This editorial will appear in tomorrow’s print edition.
If one of the chief purposes of an Islamic center by Ground Zero was to promote interfaith understanding, its chief backer – Imam Feisal Abdul Rauf – might want to think about building it elsewhere.
But if the Cordoba House will be about making a defiant assertion of Muslim identity and constitutional rights, the location near the fallen World Trade Center will do just fine. Whatever Rauf originally had in mind, and whoever’s to blame, that site has become an incitement to Islamophobia, and the public now sees it as a stick in the eye.
Much as he’s been maligned for defending the project, President Obama actually got things right two weeks ago – if you combine both his original statement and the half-step back he quickly took.
As he said initially, Muslims have the same right as other Americans to “not be treated differently by their government.” Next day, he said he was talking about constitutional freedoms, not the “wisdom” of the project.
No one was questioning either the wisdom or foolishness of the Cordoba House until recently, when the usual crew of mega-mouthed media rabble-rousers – thank you, Fox News – began whipping up a furor about it. It might otherwise have quietly been built, opened and absorbed by the commercial din and ethnic cacophony of Lower Manhattan.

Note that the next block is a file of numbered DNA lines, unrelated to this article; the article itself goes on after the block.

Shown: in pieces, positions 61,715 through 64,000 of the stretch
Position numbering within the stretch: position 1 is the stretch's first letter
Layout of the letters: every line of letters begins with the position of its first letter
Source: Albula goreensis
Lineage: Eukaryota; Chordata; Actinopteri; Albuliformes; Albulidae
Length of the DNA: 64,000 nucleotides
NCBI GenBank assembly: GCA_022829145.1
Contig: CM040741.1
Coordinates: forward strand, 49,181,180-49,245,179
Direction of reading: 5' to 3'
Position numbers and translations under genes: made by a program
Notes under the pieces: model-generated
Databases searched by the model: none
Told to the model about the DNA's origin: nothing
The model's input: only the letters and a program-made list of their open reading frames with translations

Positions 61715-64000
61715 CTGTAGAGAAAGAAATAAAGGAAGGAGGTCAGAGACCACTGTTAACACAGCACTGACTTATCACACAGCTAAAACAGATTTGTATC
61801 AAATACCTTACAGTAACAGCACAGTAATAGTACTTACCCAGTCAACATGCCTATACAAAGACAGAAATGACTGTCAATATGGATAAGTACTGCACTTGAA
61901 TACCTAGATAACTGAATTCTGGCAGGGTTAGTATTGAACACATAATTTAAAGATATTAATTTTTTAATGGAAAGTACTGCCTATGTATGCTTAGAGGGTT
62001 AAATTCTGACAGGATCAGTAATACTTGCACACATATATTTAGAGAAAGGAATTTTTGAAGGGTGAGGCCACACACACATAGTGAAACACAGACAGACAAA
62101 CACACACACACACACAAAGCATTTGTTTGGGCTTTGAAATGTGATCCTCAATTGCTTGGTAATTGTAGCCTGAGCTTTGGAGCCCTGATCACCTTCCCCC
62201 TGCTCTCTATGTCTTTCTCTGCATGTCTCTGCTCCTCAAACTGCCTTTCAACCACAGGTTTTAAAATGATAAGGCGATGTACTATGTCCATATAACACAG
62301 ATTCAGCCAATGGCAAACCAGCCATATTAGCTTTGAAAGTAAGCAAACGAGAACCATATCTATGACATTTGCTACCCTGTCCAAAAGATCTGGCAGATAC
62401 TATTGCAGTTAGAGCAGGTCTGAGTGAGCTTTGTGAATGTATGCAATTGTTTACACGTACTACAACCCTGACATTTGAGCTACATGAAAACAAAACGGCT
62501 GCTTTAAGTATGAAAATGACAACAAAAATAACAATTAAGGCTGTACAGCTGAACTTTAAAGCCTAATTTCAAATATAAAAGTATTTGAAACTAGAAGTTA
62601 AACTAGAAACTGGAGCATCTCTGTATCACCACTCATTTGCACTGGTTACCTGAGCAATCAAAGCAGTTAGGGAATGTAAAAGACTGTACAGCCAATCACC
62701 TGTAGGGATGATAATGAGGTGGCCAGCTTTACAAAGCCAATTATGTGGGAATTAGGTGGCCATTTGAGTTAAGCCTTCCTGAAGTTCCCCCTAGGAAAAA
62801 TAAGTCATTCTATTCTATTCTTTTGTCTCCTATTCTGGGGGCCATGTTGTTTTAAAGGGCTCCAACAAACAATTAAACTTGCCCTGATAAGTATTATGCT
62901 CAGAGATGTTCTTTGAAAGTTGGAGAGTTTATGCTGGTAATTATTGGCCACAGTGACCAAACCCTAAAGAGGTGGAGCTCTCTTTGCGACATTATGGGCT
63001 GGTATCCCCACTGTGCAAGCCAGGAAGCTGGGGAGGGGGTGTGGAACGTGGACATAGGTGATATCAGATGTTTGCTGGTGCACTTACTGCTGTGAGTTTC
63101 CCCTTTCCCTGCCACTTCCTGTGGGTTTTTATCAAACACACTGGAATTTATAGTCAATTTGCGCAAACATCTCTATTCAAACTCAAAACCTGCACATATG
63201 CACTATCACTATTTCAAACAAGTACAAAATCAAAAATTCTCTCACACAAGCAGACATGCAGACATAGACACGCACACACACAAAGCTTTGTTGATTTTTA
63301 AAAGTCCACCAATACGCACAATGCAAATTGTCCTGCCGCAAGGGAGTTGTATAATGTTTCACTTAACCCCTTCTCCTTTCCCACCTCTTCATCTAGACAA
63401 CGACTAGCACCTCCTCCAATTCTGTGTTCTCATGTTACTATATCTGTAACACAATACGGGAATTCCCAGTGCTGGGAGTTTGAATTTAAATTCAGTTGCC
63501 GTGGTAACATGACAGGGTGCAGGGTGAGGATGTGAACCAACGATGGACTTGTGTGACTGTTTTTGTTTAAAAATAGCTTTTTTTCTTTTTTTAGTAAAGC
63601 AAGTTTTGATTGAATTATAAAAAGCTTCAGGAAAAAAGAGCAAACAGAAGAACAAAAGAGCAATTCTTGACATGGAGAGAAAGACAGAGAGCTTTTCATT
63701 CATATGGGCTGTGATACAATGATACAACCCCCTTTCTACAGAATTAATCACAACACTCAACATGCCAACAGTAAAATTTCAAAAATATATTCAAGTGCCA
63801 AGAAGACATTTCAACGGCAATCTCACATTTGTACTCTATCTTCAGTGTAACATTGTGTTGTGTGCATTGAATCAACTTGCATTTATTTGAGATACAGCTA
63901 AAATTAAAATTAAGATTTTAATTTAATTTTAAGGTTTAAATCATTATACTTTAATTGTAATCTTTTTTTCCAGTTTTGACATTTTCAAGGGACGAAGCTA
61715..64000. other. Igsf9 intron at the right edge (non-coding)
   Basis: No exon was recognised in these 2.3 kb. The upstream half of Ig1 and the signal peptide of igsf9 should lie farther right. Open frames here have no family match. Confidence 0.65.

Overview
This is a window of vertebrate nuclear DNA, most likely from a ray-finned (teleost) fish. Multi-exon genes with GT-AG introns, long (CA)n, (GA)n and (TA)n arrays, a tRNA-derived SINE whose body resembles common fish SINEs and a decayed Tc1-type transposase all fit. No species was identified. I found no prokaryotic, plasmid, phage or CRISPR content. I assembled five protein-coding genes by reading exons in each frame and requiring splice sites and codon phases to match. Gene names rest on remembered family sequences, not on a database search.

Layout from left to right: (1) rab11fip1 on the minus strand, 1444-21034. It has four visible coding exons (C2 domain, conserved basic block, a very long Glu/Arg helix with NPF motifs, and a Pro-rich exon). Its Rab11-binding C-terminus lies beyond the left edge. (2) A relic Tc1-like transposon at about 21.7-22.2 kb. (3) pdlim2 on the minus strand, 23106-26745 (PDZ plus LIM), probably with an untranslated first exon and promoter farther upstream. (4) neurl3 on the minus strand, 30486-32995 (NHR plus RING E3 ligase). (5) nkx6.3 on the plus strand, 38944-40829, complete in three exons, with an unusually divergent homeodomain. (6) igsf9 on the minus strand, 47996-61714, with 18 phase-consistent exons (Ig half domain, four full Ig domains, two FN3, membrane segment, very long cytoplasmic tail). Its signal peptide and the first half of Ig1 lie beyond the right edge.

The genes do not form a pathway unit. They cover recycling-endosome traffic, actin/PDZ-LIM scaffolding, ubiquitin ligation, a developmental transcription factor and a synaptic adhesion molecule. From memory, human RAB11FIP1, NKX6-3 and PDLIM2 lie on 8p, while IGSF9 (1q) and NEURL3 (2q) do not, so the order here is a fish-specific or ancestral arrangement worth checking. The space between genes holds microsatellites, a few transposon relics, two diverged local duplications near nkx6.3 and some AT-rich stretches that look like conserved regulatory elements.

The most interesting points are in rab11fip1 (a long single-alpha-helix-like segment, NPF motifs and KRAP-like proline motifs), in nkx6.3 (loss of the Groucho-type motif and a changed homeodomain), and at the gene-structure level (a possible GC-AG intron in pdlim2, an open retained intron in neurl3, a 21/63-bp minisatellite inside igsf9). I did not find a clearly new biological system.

That possibility is long gone. The project has since become an epicenter of anti-Muslim sentiment, which has rippled out to other mosque projects elsewhere in the country. The Washington Post reported Monday, for example, that citizens in Murfreesboro, Tenn., are protesting plans for an Islamic center there with such signs as “Keep Tennessee Terror Free.”
Islam in America has taken a beating since the uproar metastasized across the nation. A recent Time magazine poll is particularly discouraging. Read more »